You don’t have to be perfectly adapted to survive, you just have to be as well adapted as your competitors. The apparent perfection of plants and animals may be more a reflection of our poor imaginations than of reality.
It’s a theme repeated endlessly in wildlife documentaries. Again and again we are told how perfectly animals are adapted to their environment. It is, however, seldom true.
Take the UK’s red squirrel. It appeared perfectly well adapted to its environment. Until the grey squirrel arrived, that is, and proved itself rather better adapted to broadleaf forests thanks, in part, to its ability to digest acorns.
There are many reasons why evolution does not produce “designs” that are as good as they could be. Natural selection’s only criterion is that something works, not that it works as well as it might. Botched jobs are common, in fact. The classic example is the panda’s thumb, which it uses to grasp bamboo. “The panda’s true thumb is committed to another role. So the panda must… settle for an enlarged wrist bone and a somewhat clumsy, but quite workable, solution,” wrote Stephen Jay Gould in 1978.
As this example shows, evolution is far more likely to reshape existing structures than to throw up novel ones. The lobed fins of early fish have turned into structures as diverse as wings, fins, hoofs and hands. We have five fingers because our amphibian ancestors had five digits, not because five is necessarily the optimal number of fingers for the human hand.
Many groups simply never evolve features that might have made them even more successful. Sharks lack the gas bladder that allows bony fish to control their buoyancy precisely, for example, and instead have to rely on swimming, buoyant fatty livers and, occasionally, a gulp of air. Similarly, mammals’ two-way lungs are far less efficient than birds’ one-way lungs. And sometimes creatures evolve features that actually reduce their overall fitness rather than increase it, such as the peacock’s tail (see Evolution always increases fitness).
Use it or lose it
Continual mutation also means that if you don’t use it, you lose it. For instance, many primates cannot make vitamin C, because of a gene mutation. This mutation makes no difference to animals that get plenty of vitamin C in their diet. However, when the environment changes, such loss of function can make a big difference, as one primate discovered on long sea voyages.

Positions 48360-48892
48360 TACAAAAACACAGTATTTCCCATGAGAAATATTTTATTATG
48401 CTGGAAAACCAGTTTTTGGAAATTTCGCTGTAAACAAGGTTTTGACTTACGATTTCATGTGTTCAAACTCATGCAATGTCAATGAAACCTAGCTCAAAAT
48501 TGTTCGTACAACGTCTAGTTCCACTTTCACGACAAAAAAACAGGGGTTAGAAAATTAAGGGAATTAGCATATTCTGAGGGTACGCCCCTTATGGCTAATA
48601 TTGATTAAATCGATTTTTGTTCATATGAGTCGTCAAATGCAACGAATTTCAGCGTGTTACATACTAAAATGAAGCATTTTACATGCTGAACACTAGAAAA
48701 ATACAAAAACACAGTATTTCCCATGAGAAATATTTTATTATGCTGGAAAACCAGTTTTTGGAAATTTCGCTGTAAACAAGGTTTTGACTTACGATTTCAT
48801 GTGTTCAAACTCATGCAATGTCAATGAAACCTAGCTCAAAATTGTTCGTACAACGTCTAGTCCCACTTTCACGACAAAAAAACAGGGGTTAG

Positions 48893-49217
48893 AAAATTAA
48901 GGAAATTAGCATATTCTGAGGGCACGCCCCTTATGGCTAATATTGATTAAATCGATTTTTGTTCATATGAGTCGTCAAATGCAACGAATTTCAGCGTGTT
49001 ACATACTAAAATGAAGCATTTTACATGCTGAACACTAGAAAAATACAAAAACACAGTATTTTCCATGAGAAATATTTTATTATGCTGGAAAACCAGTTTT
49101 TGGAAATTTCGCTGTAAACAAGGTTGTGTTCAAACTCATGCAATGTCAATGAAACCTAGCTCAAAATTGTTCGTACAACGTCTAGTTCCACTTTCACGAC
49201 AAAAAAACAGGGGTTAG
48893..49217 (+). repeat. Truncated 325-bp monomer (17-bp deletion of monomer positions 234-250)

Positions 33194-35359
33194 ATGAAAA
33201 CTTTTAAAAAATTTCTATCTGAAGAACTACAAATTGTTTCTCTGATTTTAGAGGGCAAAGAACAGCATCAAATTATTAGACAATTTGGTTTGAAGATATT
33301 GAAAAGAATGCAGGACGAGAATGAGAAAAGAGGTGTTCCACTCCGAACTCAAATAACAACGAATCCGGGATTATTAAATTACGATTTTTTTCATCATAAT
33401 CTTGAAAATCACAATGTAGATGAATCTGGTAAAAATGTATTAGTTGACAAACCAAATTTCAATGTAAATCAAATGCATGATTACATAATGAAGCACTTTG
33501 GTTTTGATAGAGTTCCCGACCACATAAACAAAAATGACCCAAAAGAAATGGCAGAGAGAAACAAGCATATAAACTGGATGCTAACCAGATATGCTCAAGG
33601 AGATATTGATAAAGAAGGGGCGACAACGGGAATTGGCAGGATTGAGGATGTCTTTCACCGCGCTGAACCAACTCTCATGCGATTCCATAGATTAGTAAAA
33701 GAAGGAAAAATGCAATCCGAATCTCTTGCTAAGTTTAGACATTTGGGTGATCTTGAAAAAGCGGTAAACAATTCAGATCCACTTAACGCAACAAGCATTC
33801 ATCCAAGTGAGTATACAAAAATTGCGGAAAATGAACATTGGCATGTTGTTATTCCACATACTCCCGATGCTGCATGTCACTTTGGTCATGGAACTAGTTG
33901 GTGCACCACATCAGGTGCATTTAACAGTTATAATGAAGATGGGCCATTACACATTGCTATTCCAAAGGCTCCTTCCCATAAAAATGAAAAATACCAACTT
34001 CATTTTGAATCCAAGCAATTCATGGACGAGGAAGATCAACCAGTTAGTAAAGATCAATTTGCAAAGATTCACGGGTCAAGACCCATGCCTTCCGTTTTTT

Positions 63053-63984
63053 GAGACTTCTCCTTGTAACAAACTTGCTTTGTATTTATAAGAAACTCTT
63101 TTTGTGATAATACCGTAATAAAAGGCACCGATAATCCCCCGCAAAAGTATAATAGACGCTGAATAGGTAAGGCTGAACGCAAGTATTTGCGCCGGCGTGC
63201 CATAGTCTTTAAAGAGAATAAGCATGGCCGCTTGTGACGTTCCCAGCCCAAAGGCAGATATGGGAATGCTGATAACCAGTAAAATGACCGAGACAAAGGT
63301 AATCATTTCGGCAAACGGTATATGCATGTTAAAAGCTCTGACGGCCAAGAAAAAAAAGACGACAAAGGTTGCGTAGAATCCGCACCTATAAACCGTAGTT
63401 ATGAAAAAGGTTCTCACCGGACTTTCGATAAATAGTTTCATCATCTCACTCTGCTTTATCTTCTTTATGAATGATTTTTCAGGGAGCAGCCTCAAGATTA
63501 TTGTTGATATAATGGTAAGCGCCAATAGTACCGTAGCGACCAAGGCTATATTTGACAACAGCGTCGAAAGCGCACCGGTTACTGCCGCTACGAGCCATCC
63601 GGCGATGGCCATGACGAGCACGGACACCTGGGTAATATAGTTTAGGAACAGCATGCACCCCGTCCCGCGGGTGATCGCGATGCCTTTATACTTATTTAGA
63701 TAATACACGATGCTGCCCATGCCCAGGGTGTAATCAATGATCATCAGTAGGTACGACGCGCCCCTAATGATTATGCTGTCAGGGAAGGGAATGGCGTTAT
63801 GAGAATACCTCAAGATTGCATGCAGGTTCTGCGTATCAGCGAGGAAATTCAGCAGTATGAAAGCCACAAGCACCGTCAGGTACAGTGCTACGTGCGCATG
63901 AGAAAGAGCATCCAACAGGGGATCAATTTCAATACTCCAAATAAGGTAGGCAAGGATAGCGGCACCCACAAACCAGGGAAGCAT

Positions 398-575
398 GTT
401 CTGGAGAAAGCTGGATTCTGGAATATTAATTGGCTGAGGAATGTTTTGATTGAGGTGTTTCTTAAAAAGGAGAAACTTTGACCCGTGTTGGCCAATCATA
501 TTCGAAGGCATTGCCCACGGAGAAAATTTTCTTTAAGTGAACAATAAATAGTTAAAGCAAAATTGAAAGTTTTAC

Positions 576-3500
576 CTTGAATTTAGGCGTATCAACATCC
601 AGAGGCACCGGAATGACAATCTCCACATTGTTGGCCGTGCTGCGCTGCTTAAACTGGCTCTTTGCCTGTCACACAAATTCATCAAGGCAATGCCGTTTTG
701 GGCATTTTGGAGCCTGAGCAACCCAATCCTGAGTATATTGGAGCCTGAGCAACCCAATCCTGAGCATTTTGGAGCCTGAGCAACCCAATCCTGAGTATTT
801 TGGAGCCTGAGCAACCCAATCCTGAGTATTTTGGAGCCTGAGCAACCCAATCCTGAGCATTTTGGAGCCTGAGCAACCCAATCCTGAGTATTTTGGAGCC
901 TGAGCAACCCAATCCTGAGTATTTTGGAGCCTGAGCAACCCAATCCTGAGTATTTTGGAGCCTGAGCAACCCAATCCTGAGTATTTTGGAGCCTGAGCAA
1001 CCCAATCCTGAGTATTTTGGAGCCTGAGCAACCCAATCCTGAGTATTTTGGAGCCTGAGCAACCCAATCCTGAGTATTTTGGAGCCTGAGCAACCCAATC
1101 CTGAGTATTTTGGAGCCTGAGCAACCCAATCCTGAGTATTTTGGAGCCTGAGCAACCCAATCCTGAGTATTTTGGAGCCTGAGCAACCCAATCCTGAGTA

Evolution’s lack of foresight can produce inherently flawed designs. The vertebrate eye – with its back-to-front wiring and blind spot where the wiring goes through the retina – is one example. Later adaptations have compensated for these problems to a large extent but once natural selection fixes upon a flawed, but workable, design, a species’ descendants are usually stuck with it.
An organism’s fitness is also relative to its environment, which is usually changing. There is a constant arms race going on between predator and prey, parasite and host. Many species have to evolve continuously just to maintain their current level of relative fitness, let alone get fitter. As the Red Queen says in Through the Looking Glass: “It takes all the running you can do, to keep in the same place.”
Humans are not running fast enough. Evolving through natural selection is about time and numbers. The number of new mutations that appear, and the number of chances that natural selection has to eliminate the harmful and favour the beneficial ones, depends on the size of a population, the number of offspring each individual has and on the number of generations, among other things.
Around 10 billion new viral particles can be produced every day in the body of a person infected with HIV. By contrast, the total human population on Earth was no more than a few million until a few thousand years ago.
Furthermore, in a decade bacteria can produce 200,000 generations — about the number of generations of humans there have been since our lineage split from that of chimpanzees. So it’s hardly surprising that in less than a human lifespan we’ve seen the evolution of new diseases such as HIV and numerous antibiotic-resistant bacteria.
Although human evolution has sped up in the past 10,000 years, we are changing our environment faster still. As a result, instead of becoming better adapted we are actually becoming less well adapted to the world we are creating. Think of the huge range of modern afflictions, from obesity and allergies to short-sightedness and drug addiction, we suffer from. Viruses and bacteria might approach perfection, but we humans are at best a very rough first draft.